Worship and Observations at Park Street Church in Boston, MA

ParkStreet Church 01Today I had the privilege of attending worship and making other observations about the historic Park Street Church in Boston, MA. If a little background on this congregation would be of help to you, here is a statement on their website about their beginning:

In a time of increasing apostasy from the gospel and rising Unitarianism in New England, a small group of devoted Christians, primarily from Old South Church, formed a “Religious Improvement Society” in 1804 to hold weekly prayer meetings and lectures. Though they faced opposition from all sides, the group continued to meet for six years, founding Park Street Church in February of 1809. This small group acted in faith that God would use their efforts to accomplish no small task. And he did. By April of 1809, our location in the center of town was chosen to serve as a beacon of the hope we have in Christ. By 1810, the small congregation had grown and raised over $100,000 to complete the construction of our current meetinghouse.

On their worship folder and website along with their name they have these three words: Evangelical. Congregational. International. In support of the international characteristics, the pastor indicated today that they have people from 60 national connected with the congregation.

Park Street has many things to offer, except for a parking lot. You cannot park at Park Street. Well, that is not exactly true. The parking meters on the street are not enforced on Sundays, and they do have an arrangement with an underground parking lot a block away that if your get your ticket validated at the church, you park at a reduced rate. That is, if you enter the parking building and turn to the left rather than the right. There are two underground parking lots that use the same entrance. Like a UPS delivery truck driver, I always turn to the right unless I have no other choice.

Keep reading to see my observations about this congregation. If you have questions about what I saw, leave a comment, or send me an email to BullardJournal@gmail.com. 

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Nearsighted Vision in Congregations 003

The build-it-and-they-will-come is a shortsighted vision. What would be a farsighted vision?

Fred Lane said in response: "Reverse the paradigm. Go to people outside the church and get involved with them first. Enlarge the number of people that are likely to choose to come to your church. Build when your church is big enough to require more space."

Dwight Stinnett said in response: "Did anyone ask if a new building was the priority for young families with children? Did anyone look at their neighborhood and see what needs might be there???"

Karen Fraser Moore said in response: "Look around the community. Where do young families with children gather in groups? Go there! What services can you provide these families? Age appropriate activities for their children? Give aways?"

What is your response?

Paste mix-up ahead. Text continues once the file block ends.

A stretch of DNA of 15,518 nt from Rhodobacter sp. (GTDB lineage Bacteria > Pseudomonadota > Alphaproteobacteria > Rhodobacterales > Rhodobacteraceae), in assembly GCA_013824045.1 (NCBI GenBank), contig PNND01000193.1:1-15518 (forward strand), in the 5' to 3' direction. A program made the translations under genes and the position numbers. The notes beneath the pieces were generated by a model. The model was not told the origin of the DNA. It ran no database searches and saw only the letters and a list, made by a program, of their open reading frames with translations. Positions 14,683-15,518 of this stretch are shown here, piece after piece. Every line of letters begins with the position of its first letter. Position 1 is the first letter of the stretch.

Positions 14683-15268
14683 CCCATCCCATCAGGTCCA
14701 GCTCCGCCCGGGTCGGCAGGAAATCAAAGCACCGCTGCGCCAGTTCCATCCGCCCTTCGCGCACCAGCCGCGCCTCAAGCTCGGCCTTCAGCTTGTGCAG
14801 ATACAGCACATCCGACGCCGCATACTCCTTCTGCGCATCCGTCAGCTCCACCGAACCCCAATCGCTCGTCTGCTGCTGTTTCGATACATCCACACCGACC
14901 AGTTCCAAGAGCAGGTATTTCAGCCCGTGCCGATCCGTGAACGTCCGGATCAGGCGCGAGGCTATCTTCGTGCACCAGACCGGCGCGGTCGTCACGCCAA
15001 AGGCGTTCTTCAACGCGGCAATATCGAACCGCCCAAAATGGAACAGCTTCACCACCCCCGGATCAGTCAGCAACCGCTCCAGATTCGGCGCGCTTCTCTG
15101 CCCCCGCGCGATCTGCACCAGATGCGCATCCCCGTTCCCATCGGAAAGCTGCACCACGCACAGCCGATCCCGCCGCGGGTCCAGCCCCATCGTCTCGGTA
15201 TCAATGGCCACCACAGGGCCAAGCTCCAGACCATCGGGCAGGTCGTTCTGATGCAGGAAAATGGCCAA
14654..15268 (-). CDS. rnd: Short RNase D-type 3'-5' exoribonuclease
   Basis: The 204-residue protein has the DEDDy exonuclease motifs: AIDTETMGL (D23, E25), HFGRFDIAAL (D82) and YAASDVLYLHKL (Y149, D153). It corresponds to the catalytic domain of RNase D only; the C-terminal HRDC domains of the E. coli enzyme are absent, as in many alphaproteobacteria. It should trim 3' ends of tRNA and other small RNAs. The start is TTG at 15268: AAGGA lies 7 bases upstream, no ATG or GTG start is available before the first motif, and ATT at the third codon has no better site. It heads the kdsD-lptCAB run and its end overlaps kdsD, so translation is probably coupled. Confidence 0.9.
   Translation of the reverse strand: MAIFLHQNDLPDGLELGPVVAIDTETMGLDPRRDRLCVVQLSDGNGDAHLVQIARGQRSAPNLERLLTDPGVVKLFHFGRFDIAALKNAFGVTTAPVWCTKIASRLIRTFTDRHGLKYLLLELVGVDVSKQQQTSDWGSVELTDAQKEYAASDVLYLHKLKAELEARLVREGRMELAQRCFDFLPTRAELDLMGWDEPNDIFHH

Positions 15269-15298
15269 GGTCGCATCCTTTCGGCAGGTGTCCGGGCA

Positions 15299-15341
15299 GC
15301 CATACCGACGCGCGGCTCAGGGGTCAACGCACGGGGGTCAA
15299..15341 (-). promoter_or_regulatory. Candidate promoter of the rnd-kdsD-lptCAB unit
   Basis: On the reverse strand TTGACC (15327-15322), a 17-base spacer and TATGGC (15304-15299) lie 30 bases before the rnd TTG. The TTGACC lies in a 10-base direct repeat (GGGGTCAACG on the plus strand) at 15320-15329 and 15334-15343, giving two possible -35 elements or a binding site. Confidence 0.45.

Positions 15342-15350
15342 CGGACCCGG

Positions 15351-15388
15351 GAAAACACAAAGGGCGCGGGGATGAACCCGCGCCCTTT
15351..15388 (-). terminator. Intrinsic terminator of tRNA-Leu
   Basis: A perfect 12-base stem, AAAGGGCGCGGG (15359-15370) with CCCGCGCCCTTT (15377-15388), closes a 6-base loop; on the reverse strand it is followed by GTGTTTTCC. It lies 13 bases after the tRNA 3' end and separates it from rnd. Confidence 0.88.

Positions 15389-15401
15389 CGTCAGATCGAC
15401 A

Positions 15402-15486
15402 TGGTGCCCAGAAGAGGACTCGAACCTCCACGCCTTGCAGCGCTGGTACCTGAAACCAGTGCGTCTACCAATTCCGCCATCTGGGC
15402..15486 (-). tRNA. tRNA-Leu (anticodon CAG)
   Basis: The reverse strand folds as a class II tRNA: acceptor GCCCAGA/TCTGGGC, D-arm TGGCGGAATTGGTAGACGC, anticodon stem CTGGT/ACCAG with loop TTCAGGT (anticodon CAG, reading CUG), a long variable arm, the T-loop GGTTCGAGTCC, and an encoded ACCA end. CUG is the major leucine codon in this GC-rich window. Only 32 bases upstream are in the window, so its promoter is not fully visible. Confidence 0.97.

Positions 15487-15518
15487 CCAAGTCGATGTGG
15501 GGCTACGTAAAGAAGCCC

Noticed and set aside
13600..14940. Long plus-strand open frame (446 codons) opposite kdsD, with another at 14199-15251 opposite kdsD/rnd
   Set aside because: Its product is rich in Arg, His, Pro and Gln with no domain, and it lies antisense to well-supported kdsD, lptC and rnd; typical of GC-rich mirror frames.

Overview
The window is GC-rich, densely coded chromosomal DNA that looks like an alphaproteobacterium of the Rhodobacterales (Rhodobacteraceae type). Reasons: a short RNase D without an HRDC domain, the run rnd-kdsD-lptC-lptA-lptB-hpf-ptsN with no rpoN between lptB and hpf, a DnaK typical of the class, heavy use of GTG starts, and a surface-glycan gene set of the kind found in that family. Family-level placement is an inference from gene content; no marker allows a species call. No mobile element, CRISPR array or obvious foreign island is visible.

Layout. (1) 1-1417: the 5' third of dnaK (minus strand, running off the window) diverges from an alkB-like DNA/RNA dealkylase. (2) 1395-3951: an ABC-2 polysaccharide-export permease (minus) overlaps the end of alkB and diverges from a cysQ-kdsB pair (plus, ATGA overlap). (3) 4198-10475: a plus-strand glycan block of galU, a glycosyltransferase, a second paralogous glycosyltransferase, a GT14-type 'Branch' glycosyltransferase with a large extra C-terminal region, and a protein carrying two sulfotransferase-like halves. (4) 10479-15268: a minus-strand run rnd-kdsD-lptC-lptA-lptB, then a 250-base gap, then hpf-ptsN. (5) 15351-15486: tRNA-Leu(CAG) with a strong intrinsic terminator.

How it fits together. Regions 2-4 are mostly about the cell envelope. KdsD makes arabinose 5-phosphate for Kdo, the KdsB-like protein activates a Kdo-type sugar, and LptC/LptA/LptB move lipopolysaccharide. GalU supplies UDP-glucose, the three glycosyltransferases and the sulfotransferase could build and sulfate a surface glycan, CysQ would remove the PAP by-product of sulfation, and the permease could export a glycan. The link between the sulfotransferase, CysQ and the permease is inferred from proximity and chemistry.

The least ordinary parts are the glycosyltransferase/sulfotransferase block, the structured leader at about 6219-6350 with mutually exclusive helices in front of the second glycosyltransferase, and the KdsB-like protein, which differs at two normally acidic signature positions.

Nearsighted Vision in Congregations 002

Comment here, or follow the dialogue HERE which is on George's Facebook Page at https://www.facebook.com/BullardJournal.

Touch Points for Empty Nester Households [A follow up to a post from Thursday.]
The following are some of the touch points for ministry alongside Empty Nesters that congregations need to consider.
Empty Nesters . . .

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How to Keep Youth Engaged with Church and Faith? Pay Them. [www.BaptistNews.com]

Matt Overton MowtownThe Thursday Dialogue of the FaithSoaring Churches Learning Community recently hosted Matt Overton of Columbia Presbyterian Church in Vancouver, Washington to talk about his innovative approach to youth ministry involving Mowtown Teen Lawn Care.

Baptist News Global picked up on that dialogue and posted a story entitled How to Keep Youth Engaged and Faith? Pay Them. Click HERE to read the article.

Frustration transformed into innovation for a Washington State youth minister tired of losing young people to other activities and smartphones.

His solution: pay them.

It all started for Matt Overton with a growing trend of absenteeism in his youth group at Columbia Presbyterian Church in Vancouver, Wash., over the past several years.

It Is Great When a Future Story of Ministry Comes Together

Grace UMC Future StoryThe greatest crescendo experience for the Spiritual Strategic Journey process with a congregation is the presentation of the future story to the congregation--preferably during their main weekly worship service or services.

Today was the crescendo experience for the Grace United Methodist Church in St. Augustine, Florida. They have three worship services on Sunday mornings, and it was presented in all three. Presenting in this manner speaks to one of their secondary challenges--they have too little available parking to only present the story once.

The Future Story of Ministry Writing Team presented the story around three themes of Involving People, Inspiring People, and Inviting People. It was supported by the theme of Increasing the Leadership Capacity of congregational participants.

They used the image of a tree with roots, a trunk, and branches. They involved the congregation in each service in their role of the leaves on the tree.

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